Also – being a great fan of the cinema – Caravaggio’s works appeal to me because they are so filmatic and their lighting has a visual quality which surpasses that of any other painter. Chose any picture by Caravaggio and you have a whole story, a tale in paint.
Could you tell us a little about your main protagonists?
The main protagonists are the dealers – I cant give away too much or it will spoil the novel for the readers! – but The Caravaggio Conspiracy is a study of how greed and rivalry make villains out of these men. Caught up in the maelstrom is Luca Meriss, a misguided innocent and supposed descendant of Caravaggio.
As the book continues the reader enters plot and counter plot as each character has something to hide – or gain – in the search for the missing paintings. Only Gil Eckhart – the hero – keeps to his moral code out of loyalty to an old friend. But it will cost him dearly.
The book moves from Caravaggio and his lifetime, into the present contemporary art market of the 21st Century, in countries around the globe. And everywhere are murders, or the memory of death, all committed for the sake of art.
Two paintings, Natività con i santi Lorenzo e Francesco d’Assisi e il Ritratto di Fillide Melandroni, are important during the story. Two loss paintings. Tell us their story.
The hero, Gil Eckhart, races to solve a horrific double homicide, a pair of past homicides, and the mysteries of Caravaggio’s two missing masterpieces – one stolen in the 1960s and the other having disappeared in Nazi Germany during WWII.
The former, The Nativity of St Lorenzo and St Francis, was a remarkable work which hung above the altar in the Oratory of San Lorenzo in Palermo, Sicily, for over three hundred and fifty years. But one night in 1969 it was cut out of its framed and stolen. No one knows for certain what became of it – was is stolen to order? What is destroyed? Was it – as one rumour has it – stored, and later destroyed, by pigs?
Or does it still exist? If so, Gil Eckhart has to find it. Just as he has to find the Portrait of Fillide Melandroni – the most beautiful and amoral whore in Rome.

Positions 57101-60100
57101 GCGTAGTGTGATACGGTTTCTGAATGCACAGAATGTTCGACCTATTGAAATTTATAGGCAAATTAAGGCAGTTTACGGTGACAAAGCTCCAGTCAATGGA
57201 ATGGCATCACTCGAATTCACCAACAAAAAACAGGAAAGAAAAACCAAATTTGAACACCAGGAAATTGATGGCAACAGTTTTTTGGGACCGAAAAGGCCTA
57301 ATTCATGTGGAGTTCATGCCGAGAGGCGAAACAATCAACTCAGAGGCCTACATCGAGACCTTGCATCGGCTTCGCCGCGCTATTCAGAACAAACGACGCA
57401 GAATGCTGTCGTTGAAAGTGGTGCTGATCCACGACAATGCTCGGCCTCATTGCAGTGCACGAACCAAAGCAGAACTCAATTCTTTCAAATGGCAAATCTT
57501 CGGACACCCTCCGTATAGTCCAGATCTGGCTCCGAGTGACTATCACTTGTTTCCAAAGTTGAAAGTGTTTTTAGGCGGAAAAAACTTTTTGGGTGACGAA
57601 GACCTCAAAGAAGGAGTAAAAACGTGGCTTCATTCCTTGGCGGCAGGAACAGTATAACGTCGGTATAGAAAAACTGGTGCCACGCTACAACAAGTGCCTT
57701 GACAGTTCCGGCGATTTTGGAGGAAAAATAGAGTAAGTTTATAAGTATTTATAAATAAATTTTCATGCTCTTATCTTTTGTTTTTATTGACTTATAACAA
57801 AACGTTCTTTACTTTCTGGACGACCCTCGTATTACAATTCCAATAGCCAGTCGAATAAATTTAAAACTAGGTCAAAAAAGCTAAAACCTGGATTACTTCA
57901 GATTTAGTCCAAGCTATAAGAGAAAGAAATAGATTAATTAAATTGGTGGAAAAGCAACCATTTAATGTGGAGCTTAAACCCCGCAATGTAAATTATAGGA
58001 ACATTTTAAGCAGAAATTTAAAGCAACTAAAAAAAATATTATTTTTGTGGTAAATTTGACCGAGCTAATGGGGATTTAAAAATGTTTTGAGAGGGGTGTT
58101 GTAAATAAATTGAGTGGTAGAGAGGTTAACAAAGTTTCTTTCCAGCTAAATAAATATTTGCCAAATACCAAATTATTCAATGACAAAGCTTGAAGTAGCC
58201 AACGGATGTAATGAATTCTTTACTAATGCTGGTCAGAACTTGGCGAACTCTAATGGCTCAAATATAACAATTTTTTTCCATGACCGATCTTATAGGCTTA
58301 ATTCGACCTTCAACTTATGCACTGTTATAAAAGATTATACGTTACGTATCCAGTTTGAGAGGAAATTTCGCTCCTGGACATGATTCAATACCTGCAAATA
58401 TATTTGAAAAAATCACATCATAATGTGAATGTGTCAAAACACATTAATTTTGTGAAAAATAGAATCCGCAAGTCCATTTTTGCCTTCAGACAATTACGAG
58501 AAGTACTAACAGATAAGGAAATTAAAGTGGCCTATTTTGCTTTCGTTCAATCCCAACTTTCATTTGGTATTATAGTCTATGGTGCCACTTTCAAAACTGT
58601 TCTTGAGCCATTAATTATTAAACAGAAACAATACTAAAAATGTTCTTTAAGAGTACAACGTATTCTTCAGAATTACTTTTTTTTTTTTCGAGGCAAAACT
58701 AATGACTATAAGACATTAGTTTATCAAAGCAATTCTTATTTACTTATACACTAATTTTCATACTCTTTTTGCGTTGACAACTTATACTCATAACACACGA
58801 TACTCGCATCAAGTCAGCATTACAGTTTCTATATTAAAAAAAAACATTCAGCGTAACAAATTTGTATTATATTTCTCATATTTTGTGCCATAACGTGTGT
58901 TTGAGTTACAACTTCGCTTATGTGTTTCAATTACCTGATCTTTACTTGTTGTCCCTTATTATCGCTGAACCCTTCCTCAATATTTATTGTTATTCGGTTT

As The Caravaggio Conspiracy moves around the globe – from London, to New York, to Berlin and New Delhi – the search for the paintings continues. And as the trail leads closer to their being found, the ruthless dealings and murders accelerate.
How long did the process of writing The Caravaggio Cospiracy take?
Usually the books take nine months, three for research and planning, six for writing, But because I already knew a great deal about Caravaggio this novel was completed in seven months.
Is the artistic world, wih gallery, antiquarians, collectors, really so? It’s really scary.
There are villains everywhere! Of course most art dealers are respectable and leading admirable lives, but where there is money – a great deal of money – and many reputations to protect, there is sometimes crime. Up to $3 billion in art and artifacts are stolen each year worlwide. Some paintings are stolen to order, by unscrupulous collectors, others faked and passed off as authentic. There is a saying: ‘Corot painted 400 pictures. 1000 of which are in America.’
Of course what I write is fiction, so some of the characters exhibit the worst side of human nature. But there is always a hero to balance it out!
Do you ever use any of your personal fears or experiences in your stories?
No. I want to explore the unknown, not the known.
What did you most enjoy about writing the book?
An excuse to write about Caravaggio! To hopefully pass on some of my admiration and enthusiasm to the reader. There have been many brilliant biographies written about him, but I like to think that he would have enjoyed being brought back to life in a thriller!
Any movie projects from your book?
What are you reading at the moment? Could you name any interesting and brillant british debut thrillers?
At the moment I’m doing research on my new book and that’s keeping me busy, so unfortunately I have yet to catch up on the latest debut thrillers! But I would recommend British writer Nicci French, and also a book called ‘Alex: Book Two of the Brigade Criminelle Trilogy’ by Pierre Lemaitre and Frank Wynne
What is your relationship like with your readers? How can readers get in touch with you?
My readers are a joy and I welcome every connection. Writers work in solitude. We write, we finish out book, and it goes ouit into the world. We’re not actors who can see an audience applaud or yawn! So feedback so important to us.
Anyone is welcome to reach me on Facebook – http://www.facebook.com/alexconnorwriter. Or my websites – http://www.alexandra-connor.com or http://www.alexconnorthrillers.com. Or they can follow me on Twitter – @alexconnorwrite. I genuinely love my readers to connect with me.
I’ll keep writing as long as they keep reading.
Finally, the inevitable question: what are you working on now?
I’m working on a book about the French painter, Gericault. And – I am so very excited about this – a novel about Artemisia Gentileschi and the circle into which she was born. Her father was the famous Orazio Gentileschi and his closest friend? Caravaggio.
You see, all roads lead back to the king of painters.